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Huh. I could have sworn we had a thread on Amazon.com's book reviews. Anyway, has anyone been following the latest dust-up? Starting with the NYT: "The Best Book Reviews Money can Buy"

Instead of trying to cajole others to review a client’s work, why not cut out the middleman and write the review himself? Then it would say exactly what the client wanted — that it was a terrific book. A shattering novel. A classic memoir. Will change your life. Lyrical and gripping, Stunning and compelling. Or words to that effect.

Among the clients? John Locke, the first self-published author to make the Amazon million-sellers club. [Although, to be fair, he didn't ask for positive reviews, just reviews]

Apparently, book reviews on Amazon have been getting a little screwy lately. Or, at least, more obviously so. And it ain't just the self-published guys that are getting in on the fake-review action. Stephen Leather, RJ Ellory, and Matt Lynn--all best-selling and traditionally published British authors--have been caught doing the same sort of thing, using sock puppets to puff up their own books or attack rivals. Quite a few people are upset by all this, as tends to happen when members of the noble class of authors are caught playing in the dirt. It's like the world of authorship has suddenly become the Wild West, with writers gunning for each other with a madcap frenzy that hasn't been seen since old Edgar Poe decided to singlehandedly destroy literary hackery with his poison-tipped pen.

Come to think of it, perhaps Poe is the patron saint of the fake review. Not that he ever did that sort of thing--to my knowledge--himself, but there's something suspiciously Poe-tic about the "editor's note" accompanying "The Raven," which calls the poem "one of the most felicitous specimens of unique rhyming which has for some time met our eye." Of course, Poe was a monstrous fraud (I mean that with the utmost respect); his sly alterations to the Tales version of "The Mystery of Marie Roget" (and those footnotes, in which he claims, with hardly a twinkle, that his conclusions were proved in every particular), his famous balloon hoax, "Diddling":

What constitutes the essence, the nare, the principle of diddling is,

in fact, peculiar to the class of creatures that wear coats and

pantaloons. A crow thieves; a fox cheats; a weasel outwits; a man

diddles. To diddle is his destiny. "Man was made to mourn," says the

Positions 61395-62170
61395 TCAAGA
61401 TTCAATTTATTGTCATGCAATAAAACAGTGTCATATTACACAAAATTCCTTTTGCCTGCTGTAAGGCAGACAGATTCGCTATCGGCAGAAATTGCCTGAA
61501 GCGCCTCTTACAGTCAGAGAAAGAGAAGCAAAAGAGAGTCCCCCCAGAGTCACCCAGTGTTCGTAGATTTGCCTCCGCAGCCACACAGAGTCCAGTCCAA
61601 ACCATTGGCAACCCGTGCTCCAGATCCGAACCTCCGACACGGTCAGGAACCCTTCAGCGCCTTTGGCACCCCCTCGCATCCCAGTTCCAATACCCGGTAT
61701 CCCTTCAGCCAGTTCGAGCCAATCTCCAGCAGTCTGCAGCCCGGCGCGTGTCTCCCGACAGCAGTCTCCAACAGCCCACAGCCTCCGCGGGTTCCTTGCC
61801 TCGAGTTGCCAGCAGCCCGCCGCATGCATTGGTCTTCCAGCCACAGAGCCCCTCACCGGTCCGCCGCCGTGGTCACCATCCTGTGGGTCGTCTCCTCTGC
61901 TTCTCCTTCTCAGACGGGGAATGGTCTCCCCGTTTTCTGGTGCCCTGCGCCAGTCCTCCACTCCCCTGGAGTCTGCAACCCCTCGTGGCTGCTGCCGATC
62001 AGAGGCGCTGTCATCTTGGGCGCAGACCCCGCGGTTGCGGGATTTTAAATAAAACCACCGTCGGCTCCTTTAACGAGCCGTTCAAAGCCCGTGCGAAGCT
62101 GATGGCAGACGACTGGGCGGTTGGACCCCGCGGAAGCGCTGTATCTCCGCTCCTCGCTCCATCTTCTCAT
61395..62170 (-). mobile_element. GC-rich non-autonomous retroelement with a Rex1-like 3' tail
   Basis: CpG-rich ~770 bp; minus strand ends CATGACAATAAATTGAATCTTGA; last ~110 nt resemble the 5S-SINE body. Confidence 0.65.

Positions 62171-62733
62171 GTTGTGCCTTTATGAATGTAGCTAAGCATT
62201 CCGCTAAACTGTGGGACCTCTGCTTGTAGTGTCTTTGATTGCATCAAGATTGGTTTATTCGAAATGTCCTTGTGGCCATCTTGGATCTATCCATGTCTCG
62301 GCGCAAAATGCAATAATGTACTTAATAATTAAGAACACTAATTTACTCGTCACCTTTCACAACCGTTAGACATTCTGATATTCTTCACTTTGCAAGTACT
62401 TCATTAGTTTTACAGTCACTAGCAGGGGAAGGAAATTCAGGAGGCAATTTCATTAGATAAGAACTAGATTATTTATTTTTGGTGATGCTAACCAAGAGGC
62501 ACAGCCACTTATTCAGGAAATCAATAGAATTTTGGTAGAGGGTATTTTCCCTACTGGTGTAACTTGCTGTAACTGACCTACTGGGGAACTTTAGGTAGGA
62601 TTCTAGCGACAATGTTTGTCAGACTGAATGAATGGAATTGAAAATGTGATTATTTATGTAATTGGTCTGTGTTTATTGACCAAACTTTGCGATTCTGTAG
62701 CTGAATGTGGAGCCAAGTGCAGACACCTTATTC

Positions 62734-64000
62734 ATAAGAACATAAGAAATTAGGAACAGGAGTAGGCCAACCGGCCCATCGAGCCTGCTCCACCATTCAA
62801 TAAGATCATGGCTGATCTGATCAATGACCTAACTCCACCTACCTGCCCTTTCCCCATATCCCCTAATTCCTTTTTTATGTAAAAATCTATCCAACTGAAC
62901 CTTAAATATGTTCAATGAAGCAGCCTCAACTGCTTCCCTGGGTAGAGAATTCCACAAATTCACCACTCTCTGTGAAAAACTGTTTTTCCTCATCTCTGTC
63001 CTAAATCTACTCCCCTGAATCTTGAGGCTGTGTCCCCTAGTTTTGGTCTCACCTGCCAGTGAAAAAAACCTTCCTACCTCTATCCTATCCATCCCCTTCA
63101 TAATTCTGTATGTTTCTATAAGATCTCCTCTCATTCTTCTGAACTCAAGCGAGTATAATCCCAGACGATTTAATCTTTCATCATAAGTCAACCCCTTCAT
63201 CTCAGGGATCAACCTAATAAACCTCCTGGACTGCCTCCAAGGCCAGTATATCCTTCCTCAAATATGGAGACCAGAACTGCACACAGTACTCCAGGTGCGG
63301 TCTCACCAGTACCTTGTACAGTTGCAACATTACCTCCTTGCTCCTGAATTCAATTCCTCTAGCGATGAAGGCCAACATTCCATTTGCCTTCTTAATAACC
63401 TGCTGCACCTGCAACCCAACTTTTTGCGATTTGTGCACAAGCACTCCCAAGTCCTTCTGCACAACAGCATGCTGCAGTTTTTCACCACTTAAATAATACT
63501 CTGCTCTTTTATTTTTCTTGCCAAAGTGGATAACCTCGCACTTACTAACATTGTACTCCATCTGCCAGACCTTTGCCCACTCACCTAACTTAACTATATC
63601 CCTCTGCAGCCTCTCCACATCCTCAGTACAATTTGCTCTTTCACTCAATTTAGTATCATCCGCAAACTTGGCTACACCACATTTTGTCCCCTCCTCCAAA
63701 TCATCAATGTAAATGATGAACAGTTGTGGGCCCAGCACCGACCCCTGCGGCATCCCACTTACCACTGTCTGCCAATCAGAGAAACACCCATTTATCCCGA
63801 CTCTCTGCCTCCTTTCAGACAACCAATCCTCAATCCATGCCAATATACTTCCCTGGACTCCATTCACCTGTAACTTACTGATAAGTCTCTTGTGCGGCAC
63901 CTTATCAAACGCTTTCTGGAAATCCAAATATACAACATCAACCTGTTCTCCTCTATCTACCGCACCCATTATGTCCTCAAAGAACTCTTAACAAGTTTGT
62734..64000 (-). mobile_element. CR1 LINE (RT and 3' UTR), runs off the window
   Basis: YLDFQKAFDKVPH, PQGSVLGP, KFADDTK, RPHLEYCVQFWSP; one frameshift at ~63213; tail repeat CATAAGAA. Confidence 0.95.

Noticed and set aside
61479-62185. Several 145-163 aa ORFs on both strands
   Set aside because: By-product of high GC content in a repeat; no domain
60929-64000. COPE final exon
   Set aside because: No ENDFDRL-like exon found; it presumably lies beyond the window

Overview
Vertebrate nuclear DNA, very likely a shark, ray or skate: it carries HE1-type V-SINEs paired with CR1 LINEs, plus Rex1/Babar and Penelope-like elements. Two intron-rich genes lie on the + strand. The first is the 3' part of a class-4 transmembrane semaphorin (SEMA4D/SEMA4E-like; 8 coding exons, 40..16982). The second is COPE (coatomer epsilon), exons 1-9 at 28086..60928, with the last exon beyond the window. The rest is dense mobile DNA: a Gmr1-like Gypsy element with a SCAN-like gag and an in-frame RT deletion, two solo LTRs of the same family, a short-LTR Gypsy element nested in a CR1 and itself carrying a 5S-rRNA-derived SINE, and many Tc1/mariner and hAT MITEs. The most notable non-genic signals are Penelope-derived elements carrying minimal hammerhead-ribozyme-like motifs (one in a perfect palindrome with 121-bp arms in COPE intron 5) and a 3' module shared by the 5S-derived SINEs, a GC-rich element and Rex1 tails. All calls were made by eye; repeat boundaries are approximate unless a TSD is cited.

poet. But not so: -- he was made to diddle. This is his aim -- his

object- his end. And for this reason when a man's diddled we say he's

"done."

If Poe had a computer--but it's useless to speculate. Perhaps he would be too proud to use a sock puppet; perhaps he would boldly log on under his own name and blast his rival, and praise himself, without resorting to subterfuge. Or maybe--just maybe--he would do both, as a triumphant example of the art of diddling.

No matter. I know this sort of thing is low, is mean, deserves nothing but scorn. I scorn Locke and Ellory and all the rest of these underhanded authors. A civilized reading public must not accept this sort of behavior. And yet--I can't help thinking that, in fifty years' time, in a hundred--readers who happen to find out about these fake reviews and sock puppets will regard them with a kind of awe, like gunslingers from a bygone age. The days of the Wild, Wild Net.

Real question, though: does anyone really pay attention to Amazon reviews? I might glance at 'em, myself, and if they're overwhelmingly negative [for reasons I can accept], I might be swayed. But as a rule, I assume that the people who give five stars are the sorts of people who would like the book anyway, people who give one star ditto-except-opposite, and if I'm trying to decide if I will like the book, that sort of information is worse than useless.

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I think the only time I've ever really paid attention to the reviews is when I'm buying hardware, e.g. accessories for my cell phone. I couldn't care less what Amazon reviewers have to say about books or movies (and the DVD reviews, in particular, are singularly unhelpful because the reviews under any DVD are likely to have been written about a *different* DVD that happened to contain the same movie, but has different bonus features and different formatting, etc.).